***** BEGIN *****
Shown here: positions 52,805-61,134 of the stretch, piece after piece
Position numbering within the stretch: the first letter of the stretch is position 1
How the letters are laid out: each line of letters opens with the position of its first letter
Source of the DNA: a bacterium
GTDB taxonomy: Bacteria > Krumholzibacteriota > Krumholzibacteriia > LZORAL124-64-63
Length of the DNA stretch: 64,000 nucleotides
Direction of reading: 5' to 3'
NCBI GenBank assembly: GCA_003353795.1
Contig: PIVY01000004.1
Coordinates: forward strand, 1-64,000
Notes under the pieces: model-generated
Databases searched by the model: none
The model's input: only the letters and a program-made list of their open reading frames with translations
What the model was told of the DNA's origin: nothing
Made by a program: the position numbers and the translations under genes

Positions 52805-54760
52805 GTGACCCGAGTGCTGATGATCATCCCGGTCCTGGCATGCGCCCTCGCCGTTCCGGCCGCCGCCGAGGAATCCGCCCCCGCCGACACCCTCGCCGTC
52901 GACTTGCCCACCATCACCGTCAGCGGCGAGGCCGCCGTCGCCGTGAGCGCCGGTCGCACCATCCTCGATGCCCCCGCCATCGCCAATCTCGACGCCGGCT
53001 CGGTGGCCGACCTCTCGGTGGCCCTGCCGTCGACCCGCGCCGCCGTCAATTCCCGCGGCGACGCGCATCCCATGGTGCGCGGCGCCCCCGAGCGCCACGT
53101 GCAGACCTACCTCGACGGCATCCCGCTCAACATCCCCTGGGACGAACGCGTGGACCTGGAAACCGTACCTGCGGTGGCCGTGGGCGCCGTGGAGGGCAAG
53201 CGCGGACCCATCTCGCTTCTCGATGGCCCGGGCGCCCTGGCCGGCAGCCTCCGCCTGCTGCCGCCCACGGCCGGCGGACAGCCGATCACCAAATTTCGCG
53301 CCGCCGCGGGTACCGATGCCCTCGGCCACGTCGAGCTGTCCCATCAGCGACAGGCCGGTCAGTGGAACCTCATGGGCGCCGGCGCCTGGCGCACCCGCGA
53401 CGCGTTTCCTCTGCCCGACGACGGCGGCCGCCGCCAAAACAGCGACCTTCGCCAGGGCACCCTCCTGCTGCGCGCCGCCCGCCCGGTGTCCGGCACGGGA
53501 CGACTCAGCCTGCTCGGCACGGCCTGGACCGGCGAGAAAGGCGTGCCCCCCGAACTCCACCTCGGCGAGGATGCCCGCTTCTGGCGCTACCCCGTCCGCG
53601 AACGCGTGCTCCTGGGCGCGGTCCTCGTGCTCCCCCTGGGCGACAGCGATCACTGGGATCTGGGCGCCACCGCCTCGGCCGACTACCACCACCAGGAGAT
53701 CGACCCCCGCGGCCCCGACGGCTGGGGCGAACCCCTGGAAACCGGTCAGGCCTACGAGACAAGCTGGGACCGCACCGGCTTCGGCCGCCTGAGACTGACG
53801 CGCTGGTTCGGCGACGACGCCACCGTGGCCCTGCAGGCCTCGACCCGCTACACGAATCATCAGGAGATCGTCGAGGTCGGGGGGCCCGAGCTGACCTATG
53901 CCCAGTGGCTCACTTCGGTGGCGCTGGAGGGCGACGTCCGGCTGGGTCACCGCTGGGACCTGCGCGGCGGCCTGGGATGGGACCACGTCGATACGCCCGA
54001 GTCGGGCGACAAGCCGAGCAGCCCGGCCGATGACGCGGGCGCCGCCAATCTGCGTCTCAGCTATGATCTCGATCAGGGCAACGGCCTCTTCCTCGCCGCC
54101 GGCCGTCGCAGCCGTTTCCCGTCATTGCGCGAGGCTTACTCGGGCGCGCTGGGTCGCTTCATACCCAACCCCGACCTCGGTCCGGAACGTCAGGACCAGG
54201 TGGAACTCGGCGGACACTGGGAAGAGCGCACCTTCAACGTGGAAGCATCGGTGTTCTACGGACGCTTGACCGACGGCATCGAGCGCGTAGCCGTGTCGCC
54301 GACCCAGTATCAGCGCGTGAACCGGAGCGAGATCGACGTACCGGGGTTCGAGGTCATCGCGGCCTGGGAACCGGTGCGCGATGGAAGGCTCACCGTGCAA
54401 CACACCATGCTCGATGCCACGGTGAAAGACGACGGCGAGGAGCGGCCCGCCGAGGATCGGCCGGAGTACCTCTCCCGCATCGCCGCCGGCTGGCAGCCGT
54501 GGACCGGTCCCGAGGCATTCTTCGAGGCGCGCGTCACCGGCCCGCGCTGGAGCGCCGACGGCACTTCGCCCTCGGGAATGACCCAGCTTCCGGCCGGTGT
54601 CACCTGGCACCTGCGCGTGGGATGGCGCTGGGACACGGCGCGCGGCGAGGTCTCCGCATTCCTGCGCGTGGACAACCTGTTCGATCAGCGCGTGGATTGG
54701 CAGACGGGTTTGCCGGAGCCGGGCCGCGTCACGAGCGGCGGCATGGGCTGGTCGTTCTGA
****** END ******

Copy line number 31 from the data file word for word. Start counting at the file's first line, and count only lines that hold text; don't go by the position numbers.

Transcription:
54201 TGGAACTCGGCGGACACTGGGAAGAGCGCACCTTCAACGTGGAAGCATCGGTGTTCTACGGACGCTTGACCGACGGCATCGAGCGCGTAGCCGTGTCGCC